Sounds harsh? I believe this last statement is true. Let's look at some examples. The SDRG should describe if the study is ongoing. The data contain a study start date and study end date. If a study is ongoing, the study end date should be null. Because a null value for this variable could be due to other reasons, a separate variable (similar to the HL7 null flavor) can describe why the end date is null. Controlled vocabulary can describe the various possible reasons. This approach provides both a standard machine readable approach and human interpretable way of knowing if the study is ongoing. One could even add a 'ongoing study' flag in the trial summary (TS) domain if desired.

Here's another one: Were SDTM used as the source for analysis datasets? If one described each data point as a resource, each with a unique resource identifier (URI), then a system can easily determine where that resource came from. One could see that a data point in an analysis dataset is the same data point (i.e. resource) as what is in the SDTM. These URIs make traceability/data provenance analyses so much easier.

How about this one: Do the submission datasets include screen failures? Each subject should be linked to an administrative study activity called 'EligibilityTest" (or something similar) and the possible outcomes of which are TRUE or FALSE. A subject with EligibilityTest=TRUE means they passed screening and are eligible to continue in the study. EligibilityTest=FALSE means they failed screening. A quick scan of the data would determine if there are any subjects with EligibilityTest=FALSE indicates screen failures are present in the datasets. (Note that the rules for determining TRUE or FALSE are the eligibility criteria themselves, which have a bearing on the next example)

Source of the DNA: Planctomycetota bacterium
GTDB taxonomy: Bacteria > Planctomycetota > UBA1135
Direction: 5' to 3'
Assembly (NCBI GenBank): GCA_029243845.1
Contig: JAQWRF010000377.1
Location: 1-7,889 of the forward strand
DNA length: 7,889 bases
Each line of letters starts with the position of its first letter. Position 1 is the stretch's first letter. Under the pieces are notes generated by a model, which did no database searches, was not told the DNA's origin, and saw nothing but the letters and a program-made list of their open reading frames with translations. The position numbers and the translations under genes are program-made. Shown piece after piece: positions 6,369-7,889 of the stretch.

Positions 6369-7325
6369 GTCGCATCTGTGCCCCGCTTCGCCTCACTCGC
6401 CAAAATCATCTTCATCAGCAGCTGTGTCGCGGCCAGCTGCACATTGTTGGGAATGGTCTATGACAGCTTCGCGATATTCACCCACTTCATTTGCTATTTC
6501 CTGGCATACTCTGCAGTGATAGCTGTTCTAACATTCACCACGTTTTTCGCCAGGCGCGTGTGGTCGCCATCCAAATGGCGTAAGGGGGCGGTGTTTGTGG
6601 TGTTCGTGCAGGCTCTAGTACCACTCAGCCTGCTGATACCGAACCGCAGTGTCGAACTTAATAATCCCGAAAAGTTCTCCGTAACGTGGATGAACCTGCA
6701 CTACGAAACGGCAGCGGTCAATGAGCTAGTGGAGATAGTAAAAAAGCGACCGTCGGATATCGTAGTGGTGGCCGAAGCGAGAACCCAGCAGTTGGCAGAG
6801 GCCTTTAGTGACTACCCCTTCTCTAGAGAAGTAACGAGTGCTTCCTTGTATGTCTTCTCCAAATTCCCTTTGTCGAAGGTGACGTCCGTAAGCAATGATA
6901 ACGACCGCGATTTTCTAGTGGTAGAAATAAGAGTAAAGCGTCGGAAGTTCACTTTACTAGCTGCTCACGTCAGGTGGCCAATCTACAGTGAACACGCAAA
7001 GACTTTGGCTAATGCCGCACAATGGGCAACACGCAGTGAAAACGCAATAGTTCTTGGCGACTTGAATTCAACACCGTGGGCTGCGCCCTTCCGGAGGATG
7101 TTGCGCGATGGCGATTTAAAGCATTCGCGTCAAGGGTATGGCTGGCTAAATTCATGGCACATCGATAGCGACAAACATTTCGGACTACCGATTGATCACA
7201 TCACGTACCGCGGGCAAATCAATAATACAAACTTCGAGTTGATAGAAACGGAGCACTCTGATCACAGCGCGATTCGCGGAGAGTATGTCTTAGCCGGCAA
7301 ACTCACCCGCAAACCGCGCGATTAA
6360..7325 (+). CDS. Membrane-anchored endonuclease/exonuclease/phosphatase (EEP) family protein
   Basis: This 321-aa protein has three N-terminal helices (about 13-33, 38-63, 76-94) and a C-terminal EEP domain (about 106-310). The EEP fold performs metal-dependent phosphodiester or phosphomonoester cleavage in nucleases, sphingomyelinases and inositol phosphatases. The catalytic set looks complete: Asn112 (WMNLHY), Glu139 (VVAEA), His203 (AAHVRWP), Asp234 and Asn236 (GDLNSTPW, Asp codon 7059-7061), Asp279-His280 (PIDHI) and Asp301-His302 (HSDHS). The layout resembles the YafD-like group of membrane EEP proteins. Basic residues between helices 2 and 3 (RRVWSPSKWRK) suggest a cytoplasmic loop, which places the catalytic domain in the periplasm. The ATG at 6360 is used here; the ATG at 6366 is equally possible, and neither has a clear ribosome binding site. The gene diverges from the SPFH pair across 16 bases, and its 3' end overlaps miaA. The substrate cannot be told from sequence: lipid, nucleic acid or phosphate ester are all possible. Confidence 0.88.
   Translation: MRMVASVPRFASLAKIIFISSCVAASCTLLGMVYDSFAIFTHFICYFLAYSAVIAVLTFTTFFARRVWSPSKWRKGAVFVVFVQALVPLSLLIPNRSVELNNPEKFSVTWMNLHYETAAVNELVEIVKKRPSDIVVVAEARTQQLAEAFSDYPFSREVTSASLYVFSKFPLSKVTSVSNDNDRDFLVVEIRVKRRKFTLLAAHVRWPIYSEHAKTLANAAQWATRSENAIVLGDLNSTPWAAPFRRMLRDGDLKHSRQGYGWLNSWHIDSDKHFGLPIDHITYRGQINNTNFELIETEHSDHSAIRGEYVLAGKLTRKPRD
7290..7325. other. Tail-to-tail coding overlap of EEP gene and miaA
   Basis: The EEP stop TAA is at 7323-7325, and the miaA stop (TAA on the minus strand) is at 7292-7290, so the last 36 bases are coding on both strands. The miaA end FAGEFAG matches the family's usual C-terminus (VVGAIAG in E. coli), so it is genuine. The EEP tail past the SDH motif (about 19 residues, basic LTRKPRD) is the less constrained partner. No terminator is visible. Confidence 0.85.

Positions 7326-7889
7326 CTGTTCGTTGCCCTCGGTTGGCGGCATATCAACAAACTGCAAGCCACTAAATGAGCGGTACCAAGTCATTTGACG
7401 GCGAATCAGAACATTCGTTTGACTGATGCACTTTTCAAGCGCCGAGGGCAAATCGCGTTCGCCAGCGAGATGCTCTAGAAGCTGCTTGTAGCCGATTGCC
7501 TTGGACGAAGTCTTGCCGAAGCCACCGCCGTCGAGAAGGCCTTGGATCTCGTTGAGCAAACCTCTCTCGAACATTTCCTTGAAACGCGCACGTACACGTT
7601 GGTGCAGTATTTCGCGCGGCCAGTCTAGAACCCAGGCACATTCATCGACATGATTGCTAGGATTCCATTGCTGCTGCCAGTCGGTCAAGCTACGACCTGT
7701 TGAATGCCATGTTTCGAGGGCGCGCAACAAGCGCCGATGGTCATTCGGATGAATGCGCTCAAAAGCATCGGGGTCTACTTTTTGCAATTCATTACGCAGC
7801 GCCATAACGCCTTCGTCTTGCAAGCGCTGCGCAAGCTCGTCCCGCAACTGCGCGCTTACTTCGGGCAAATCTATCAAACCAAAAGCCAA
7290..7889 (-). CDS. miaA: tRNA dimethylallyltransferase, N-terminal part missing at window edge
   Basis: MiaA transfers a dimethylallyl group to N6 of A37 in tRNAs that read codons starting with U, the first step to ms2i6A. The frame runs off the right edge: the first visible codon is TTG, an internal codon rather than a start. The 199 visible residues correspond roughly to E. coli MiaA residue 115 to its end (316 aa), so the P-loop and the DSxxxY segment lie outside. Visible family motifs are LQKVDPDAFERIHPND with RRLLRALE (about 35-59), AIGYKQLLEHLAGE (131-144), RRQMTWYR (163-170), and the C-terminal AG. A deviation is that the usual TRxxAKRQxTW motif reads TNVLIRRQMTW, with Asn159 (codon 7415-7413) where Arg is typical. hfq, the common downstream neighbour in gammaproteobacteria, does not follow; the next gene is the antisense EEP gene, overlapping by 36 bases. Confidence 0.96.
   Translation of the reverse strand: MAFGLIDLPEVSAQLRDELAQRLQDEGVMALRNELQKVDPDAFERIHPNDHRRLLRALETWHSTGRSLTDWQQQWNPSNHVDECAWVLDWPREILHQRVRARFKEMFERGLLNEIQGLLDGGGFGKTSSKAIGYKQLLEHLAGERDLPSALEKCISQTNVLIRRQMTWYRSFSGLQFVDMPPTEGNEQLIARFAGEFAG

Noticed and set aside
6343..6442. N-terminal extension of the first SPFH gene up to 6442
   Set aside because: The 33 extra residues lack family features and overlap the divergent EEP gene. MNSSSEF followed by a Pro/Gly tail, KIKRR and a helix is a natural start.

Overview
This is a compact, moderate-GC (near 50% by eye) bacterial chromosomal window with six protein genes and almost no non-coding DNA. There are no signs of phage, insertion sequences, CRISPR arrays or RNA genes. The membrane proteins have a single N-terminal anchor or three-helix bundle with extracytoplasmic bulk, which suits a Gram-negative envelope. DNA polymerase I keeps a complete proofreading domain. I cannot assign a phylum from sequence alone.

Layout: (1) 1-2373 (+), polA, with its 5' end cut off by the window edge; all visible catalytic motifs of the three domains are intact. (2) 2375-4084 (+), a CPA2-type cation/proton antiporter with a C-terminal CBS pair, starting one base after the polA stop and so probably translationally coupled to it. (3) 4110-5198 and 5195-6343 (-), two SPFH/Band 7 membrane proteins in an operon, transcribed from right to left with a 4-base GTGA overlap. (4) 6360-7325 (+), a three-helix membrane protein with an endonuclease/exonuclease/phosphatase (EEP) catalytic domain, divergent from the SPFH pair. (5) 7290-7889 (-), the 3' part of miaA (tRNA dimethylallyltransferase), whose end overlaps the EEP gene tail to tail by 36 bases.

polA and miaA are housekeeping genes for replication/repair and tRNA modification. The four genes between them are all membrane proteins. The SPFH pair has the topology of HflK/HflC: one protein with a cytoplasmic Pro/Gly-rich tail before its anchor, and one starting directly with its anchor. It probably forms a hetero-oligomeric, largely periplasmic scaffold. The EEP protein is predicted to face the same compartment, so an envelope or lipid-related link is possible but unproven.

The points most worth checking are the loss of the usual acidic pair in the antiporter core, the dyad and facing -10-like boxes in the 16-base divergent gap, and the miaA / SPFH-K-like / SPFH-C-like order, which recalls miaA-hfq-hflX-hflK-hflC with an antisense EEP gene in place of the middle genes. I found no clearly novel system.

Another example is: the SDRG should contain a tabular listing of eligibility criteria not found in IE (inclusion/exclusion criteria dataset). All study activities should have well-described start rules. The study activity start rules for determining whether a study activity = Randomization can begin are themselves the eligibility criteria. A description of the Randomization start rule is incomplete without a listing of these rules. Their presence in the data would make it unnecessary to repeat them in an SDRG.

So what is the answer to our initial question? If data standards and their implementation were adequate, we would not need an SDRG. That fact that we need SDRGs today should be a sign our study datasets still lack important meaning that analysts need to interpret/analyze the data. It implies that more standards development and better implementation of standards are needed to increase semantically interoperable data exchange. The SDRG should eventually not be needed and should disappear. I think I'm not alone in wishing for the SDRG's eventual demise.

Please share your thoughts and ideas.